Howdy, howdy! I’ve missed you, bloglets. Here is the 30-second update: we stopped playing Fantasy TCAS because I was kicking my hubby’s ass so badly (and relatedly, that Target challenge was el stupido), I’ve been to Winston-Salem and back TWICE over the past two weeks, and now we are in NYC for the long weekend (thanks, dead Presidents).
In an effort to get back in the swing of things, I figured I’d write up this recipe while looking at the snow fall over Manhattan. This is a nice winter dish, since the warm pasta is so comforting and it’s relatively easy to find golden beets (they had them aplenty at my local Whole Foods, where I was accosted by another shopper who wanted to know what they were and what I was going to do with them). Husband and I both wished there were more greens in the dish – like all greens, they cook down a ton – but otherwise we really enjoyed the meal. You could make the dish with regular beets, but the end result will be very pink pasta.
Heat heavy large skillet over medium heat. Add pine nuts and stir until lightly toasted, about 3 minutes. Transfer to small bowl. Add 2 tablespoons oil and onions to same skillet and sauté until beginning to soften and turn golden, about 10 minutes. Reduce heat to medium-low and continue to sauté until onions are tender and browned, about 30 minutes longer. Add garlic and stir 2 minutes. Scatter beet greens over onions. Drizzle remaining 2 tablespoons oil over; cover and cook until beet greens are tender, about 5 minutes.Meanwhile, cook beets in large pot of boiling salted water until tender, about 10 minutes. Using slotted spoon, transfer beets to medium bowl. Return water to boil. Add pasta to beet cooking liquid and cook until tender but still firm to bite, stirring occasionally. Drain, reserving 1 cup pasta cooking liquid. Return pasta to pot. Stir onion-greens mixture and beets into pasta. Add pasta cooking liquid by 1/4 cupfuls to moisten. Season with salt and coarsely ground black pepper. Stir in 1/3 cup Parmesan cheese. Divide pasta among shallow bowls. Sprinkle with pine nuts. Serve, passing additional cheese.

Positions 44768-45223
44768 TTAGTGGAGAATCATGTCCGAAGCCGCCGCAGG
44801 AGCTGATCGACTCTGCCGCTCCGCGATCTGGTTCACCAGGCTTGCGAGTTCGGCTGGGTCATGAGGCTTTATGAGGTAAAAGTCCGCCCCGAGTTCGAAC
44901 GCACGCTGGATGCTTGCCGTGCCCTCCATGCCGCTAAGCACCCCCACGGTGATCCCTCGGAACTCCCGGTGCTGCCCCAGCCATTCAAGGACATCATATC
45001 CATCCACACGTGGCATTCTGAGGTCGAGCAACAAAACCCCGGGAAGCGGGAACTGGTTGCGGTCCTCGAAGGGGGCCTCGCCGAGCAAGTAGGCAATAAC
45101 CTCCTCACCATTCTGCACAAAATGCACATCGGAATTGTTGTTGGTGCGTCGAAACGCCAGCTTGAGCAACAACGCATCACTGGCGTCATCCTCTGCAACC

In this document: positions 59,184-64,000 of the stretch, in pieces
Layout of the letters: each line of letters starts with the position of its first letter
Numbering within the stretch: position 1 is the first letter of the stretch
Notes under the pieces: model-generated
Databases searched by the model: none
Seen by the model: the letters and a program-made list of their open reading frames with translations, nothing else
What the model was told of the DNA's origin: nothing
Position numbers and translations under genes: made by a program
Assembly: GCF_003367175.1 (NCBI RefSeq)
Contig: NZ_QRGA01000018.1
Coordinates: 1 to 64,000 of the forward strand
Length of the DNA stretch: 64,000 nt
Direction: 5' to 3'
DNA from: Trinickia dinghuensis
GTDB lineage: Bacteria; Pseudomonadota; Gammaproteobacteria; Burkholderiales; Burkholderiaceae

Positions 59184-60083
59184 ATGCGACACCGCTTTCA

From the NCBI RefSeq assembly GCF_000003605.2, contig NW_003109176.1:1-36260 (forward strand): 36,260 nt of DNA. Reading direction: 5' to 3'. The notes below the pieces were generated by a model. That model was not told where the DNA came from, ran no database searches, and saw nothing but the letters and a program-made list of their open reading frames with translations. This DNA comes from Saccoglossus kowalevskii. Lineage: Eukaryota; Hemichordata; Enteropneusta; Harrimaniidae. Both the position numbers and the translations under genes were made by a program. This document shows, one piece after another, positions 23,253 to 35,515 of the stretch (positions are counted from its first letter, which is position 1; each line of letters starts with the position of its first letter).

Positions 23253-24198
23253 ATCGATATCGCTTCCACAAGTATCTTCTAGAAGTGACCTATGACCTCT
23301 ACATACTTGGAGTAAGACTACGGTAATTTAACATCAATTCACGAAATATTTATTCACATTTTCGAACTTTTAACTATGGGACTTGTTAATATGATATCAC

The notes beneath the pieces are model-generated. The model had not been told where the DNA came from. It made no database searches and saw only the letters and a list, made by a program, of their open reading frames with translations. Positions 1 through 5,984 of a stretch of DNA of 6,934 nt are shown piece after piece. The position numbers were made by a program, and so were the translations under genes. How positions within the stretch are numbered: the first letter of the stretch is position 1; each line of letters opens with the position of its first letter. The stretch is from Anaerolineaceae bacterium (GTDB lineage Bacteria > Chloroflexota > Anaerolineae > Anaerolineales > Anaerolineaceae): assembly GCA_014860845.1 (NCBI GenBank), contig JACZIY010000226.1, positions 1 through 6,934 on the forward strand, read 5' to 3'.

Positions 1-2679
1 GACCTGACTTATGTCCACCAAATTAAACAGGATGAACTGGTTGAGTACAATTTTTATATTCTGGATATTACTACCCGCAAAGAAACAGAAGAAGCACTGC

Okay, I know I am terribly behind in terms of Top Chef - last week’s Italian-themed episode didn’t really leave me with a whole lot to talk about (I just thought it was a lackluster elimination challenge, and don’t even get me STARTED on that ridiculous quickfire), and I couldn’t keep the ol’ eyelids open long enough to watch last night’s episode. I’ll get right on that.
In the meantime, how about a recipe fit for Valentine’s Day? Yes, I think V-Day is stupid (you should tell your loved ones how you feel about them as much as possible, not just on some arbitrary day in the lamest month imaginable), but I’ve had this truffle recipe sitting in the hopper since Christmas, so what better time to bust it out than when the store shelves are already filled with candies and chocolates galore?